Crane danger gets Chicago company $350,000+ fine
Company demonstrated “blatant disregard” for worker safety
OSHA has cited specialty metal forgings producer A. Finkl & Sons Co. with 26 safety violations at the company's Chicago facility, including two willful violations that involve failing to provide fall protection around open pits and rectify multiple hazards found in crane inspections. Proposed penalties total $352,700.
OSHA initiated an inspection in February after receiving a complaint alleging that cranes used in the facility were in disrepair, including having malfunctioning hoisting brakes, and that powered industrial trucks were being operated by untrained workers.
Specifically, the willful violations are failing to ensure that open pits are guarded by standard railings and/or covers to protect employees from falling in, and failing to correct deficiencies identified by crane inspections such as missing bolts, inoperable radio controls, and problems with bridges, trolleys and main hoist brakes.
Twenty-two serious violations involve failing to install hoist guards on industrial cranes, ensure that independent hoisting units on all cranes that handle hot metal have at least two holding brakes, ensure that all crane trolleys and bridges are equipped with brakes that have ample thermal capacity for the equipment's frequency of operation and which prevent the impairment of functions due to overheating, ensure that a thorough inspection of all crane ropes is completed, ensure that loads are lifted in a manner to prevent swinging on cranes and have a responsible person on-site with knowledge of cranes. Other violations include failing to ensure that ladders are placed in a manner that provides secure footing for workers, store liquefied petroleum gas containers away from stairways or other exit areas, adequately outline the rules for lockout/tagout procedures, guard live electrical parts over 50 volts, protect electrical conductors entering boxes from abrasion, and visually inspect portable plug- and cord-connected equipment for defects.
One repeat violation involves failing to ensure that powered industrial trucks are examined prior to being placed into service as well as keep the trucks in a clean condition, free from lint, excess oil and grease. A similar violation was cited in 2006 at the same facility.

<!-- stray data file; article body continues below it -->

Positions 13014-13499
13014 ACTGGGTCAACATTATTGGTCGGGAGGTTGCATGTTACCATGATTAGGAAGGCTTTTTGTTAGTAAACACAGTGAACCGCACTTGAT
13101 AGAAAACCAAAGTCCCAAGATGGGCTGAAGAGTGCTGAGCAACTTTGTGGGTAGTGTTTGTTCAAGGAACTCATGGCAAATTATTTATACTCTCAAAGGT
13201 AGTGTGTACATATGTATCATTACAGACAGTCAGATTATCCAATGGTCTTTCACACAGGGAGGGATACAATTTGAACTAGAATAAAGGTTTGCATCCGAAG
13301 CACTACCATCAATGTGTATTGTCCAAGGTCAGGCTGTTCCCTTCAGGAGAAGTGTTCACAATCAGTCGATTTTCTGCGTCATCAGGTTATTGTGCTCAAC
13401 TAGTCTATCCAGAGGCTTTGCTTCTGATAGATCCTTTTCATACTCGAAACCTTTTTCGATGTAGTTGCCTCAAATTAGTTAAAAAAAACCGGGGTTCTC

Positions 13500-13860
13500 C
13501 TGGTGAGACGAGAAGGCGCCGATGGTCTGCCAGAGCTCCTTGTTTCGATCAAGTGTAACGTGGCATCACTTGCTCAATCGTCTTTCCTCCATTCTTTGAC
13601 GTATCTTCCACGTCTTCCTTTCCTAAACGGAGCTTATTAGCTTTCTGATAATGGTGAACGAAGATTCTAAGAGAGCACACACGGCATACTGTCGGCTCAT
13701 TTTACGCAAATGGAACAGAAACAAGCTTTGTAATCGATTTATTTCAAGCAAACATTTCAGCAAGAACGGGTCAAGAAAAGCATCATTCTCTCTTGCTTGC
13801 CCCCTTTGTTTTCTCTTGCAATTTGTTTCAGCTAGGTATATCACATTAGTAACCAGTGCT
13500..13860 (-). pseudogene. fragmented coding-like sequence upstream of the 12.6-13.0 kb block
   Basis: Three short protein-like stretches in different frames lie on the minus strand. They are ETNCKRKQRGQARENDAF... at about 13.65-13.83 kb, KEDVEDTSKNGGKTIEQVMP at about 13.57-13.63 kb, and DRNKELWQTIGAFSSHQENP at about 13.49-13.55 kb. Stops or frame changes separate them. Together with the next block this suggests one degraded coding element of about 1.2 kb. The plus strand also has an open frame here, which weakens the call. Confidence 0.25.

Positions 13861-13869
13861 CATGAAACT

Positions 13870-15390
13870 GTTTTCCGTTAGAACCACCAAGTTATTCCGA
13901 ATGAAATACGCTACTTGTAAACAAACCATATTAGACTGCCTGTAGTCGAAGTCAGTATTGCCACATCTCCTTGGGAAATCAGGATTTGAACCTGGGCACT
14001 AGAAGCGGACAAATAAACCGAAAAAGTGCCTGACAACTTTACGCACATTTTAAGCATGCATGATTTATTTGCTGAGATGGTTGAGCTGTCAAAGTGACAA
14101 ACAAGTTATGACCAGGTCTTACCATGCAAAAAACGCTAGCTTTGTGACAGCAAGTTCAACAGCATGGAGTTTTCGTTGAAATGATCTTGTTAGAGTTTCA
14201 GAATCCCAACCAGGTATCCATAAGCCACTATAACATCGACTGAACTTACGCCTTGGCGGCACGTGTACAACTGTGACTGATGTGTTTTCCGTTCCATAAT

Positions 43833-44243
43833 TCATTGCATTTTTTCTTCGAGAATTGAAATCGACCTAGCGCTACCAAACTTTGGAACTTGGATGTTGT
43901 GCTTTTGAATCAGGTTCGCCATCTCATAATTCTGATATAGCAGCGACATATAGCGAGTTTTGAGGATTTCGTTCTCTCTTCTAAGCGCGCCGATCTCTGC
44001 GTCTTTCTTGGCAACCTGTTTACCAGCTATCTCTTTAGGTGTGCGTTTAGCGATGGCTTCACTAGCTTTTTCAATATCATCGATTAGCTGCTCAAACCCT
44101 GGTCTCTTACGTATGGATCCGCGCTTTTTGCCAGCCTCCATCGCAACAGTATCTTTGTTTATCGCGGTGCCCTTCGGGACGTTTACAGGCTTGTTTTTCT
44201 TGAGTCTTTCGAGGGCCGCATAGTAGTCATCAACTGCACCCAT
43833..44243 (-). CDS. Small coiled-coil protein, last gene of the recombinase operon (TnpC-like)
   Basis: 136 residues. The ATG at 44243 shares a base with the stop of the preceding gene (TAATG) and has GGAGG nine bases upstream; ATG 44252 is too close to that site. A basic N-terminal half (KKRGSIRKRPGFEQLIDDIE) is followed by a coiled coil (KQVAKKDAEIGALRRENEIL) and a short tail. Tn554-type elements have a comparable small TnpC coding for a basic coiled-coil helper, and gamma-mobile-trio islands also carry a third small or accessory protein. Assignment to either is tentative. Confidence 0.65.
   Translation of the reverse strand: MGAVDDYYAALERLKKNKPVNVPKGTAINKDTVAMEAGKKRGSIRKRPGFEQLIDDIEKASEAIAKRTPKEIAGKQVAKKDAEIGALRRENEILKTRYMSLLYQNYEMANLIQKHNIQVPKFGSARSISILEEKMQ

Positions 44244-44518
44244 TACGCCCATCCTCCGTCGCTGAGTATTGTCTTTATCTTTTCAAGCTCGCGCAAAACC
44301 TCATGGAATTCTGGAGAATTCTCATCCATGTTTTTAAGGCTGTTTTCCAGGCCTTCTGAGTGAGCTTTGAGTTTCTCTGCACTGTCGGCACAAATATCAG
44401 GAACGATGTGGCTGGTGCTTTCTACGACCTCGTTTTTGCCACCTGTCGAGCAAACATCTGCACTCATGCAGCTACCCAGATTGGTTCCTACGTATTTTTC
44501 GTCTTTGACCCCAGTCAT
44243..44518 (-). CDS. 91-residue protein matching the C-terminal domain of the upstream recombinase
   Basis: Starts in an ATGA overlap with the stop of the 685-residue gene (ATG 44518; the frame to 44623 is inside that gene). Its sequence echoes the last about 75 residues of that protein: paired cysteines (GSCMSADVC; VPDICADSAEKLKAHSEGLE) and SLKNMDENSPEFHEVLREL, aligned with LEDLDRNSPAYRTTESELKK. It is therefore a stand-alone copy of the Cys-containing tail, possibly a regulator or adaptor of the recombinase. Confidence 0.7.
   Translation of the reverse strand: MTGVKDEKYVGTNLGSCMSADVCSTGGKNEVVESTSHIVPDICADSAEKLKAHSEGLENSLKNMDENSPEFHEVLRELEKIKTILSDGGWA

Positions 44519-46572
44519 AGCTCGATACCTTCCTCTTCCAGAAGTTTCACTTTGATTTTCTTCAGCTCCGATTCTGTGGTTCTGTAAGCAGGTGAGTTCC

One other-than-serious violation is failing to create, certify and post the OSHA 300A summary log of injuries and illnesses or an equivalent form for the year 2011 by Feb. 1, 2012.
"A. Finkl & Sons Co. has demonstrated a blatant disregard for the safety of its employees. When employers fail in their responsibility to provide a safe workplace, OSHA will take all necessary action to protect workers on the job," said Nick Walters, OSHA's regional administrator in Chicago.
Due to the willful and repeat violations and the nature of the hazards, OSHA has placed A. Finkl & Sons Co. in the agency's Severe Violator Enforcement Program, which mandates targeted follow-up inspections to ensure compliance with the law. The program focuses on recalcitrant employers that endanger workers by committing willful, repeat or failure-to-abate violations. For more information about the program, visit http://s.dol.gov/J3.
The company previously has been inspected by OSHA 24 times since 1970, with 17 inspections resulting in citations for various violations. The two most recent previous inspections, in 2006 and 2007, resulted in citations for willful and repeat violations related to fire and fall hazards.
The citations can be viewed at http://www.osha.gov/ooc/citations/AFinklandSons_191122.pdf*.
A. Finkl & Sons Co. employs 398 workers at its Chicago plant.